Project Schedule Management
Schedules are probably what you immediately think of when the term Project Management comes up. Although a project schedule is not the only concern of a project manager, it is certainly one of the most visible aspects of a project. From the child who wants to know “are we there yet?” to the sales team wondering if the new toy will be on the shelves in time for the Christmas market, stakeholders’ impressions of the project’s success are often coloured by whether or not the project is delivered in the expected timeframe.
For a Project Manager, scheduling begins with a plan. It is always useful to write down how, exactly, you are going to create and track the schedule. Once the Project Sponsor and the key stakeholders agree that this is the way to go, the Project Manager will take the scope definition for the project (carefully developed using Project Scope Management techniques) and refine the Work Packages defined during that effort into tasks, or what the Project Management Institute calls Schedule Activities.
Scope management is concerned with breaking down the work into chunks - called Work Packages - that can be assigned to individuals, or even organizations. A builder might define a Work Package called “Paint House”. A painter, receiving this assignment, will need to determine how much paint is needed, carry out remedial plasterwork, purchase paint and then apply undercoats and topcoats. Breaking the work packages into individual tasks is part of the Define Activities project management process. It is a really useful exercise, because you are explicitly stating what work is needed to develop a particular part of the ultimate deliverable.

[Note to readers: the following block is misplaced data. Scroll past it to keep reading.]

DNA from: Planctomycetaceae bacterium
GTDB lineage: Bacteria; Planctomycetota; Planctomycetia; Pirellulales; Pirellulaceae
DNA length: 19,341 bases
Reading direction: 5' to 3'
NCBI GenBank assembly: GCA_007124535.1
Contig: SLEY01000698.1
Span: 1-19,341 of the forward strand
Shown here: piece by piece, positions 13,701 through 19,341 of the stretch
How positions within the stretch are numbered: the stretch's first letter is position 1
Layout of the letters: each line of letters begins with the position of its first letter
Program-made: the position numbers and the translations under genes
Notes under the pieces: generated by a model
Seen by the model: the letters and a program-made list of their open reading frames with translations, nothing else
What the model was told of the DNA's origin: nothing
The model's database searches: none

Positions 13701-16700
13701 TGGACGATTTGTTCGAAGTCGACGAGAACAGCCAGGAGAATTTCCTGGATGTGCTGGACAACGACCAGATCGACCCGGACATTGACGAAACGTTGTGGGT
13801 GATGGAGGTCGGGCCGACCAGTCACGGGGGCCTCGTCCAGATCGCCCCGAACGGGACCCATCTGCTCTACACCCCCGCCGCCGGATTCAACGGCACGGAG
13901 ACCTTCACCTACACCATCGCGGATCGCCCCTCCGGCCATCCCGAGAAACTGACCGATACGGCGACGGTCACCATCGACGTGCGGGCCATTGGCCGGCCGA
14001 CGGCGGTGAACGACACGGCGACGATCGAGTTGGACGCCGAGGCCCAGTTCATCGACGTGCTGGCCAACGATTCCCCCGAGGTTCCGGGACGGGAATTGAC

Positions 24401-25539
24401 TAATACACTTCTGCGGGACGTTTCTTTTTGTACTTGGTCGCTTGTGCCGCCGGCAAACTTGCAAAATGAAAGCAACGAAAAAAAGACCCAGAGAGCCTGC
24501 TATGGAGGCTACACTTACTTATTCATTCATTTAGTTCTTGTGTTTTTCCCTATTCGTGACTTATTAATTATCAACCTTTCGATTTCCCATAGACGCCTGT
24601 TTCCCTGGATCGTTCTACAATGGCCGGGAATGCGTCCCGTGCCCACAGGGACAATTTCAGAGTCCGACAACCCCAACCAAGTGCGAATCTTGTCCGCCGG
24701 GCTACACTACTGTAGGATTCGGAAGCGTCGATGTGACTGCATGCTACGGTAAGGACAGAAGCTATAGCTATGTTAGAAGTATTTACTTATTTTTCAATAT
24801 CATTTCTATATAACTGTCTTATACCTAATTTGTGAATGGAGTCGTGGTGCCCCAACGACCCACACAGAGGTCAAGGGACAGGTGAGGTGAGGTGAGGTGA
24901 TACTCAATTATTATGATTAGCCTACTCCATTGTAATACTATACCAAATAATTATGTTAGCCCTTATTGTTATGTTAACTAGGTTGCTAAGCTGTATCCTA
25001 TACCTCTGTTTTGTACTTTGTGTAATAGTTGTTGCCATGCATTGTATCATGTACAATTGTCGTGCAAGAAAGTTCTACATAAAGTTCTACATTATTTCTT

Once the tasks (or Schedule Activities) have been defined, they need to be put in order. This is the Sequence Activities process. The important thing here is to order the tasks as if you had infinite resources available to carry them out. The concern at this stage is to identify the unavoidable dependencies between the activities. An obvious one in the painting example is that the undercoat has to go on before the topcoat. Also, the painter cannot go to work before the house is actually built! Similar logic dictates that the paint has to be purchased before it can be applied and the paint cannot be purchased until we know how much is needed.
However, if we have to paint ten rooms, there is nothing to stop us painting them all at the same time – if we had ten painters. This is why the initial network diagram, showing the dependencies between tasks, should not consider resource constraints. If the stakeholders want the project finished earlier, we will know where we can add extra resources and carry out tasks in parallel.
Having ignored resource constraints for the Sequence Activities work, we need to come back down to earth now and start estimating what resources – people, equipment, materials – we need to carry out these tasks and how long we expect the work to last.
If we have done similar work before, we can base our estimates on experience. However, even if we have done this sort of thing previously, we might have had different experiences. For instance, in one situation, the painters might have finished the job in two days, whereas in another house it took four days.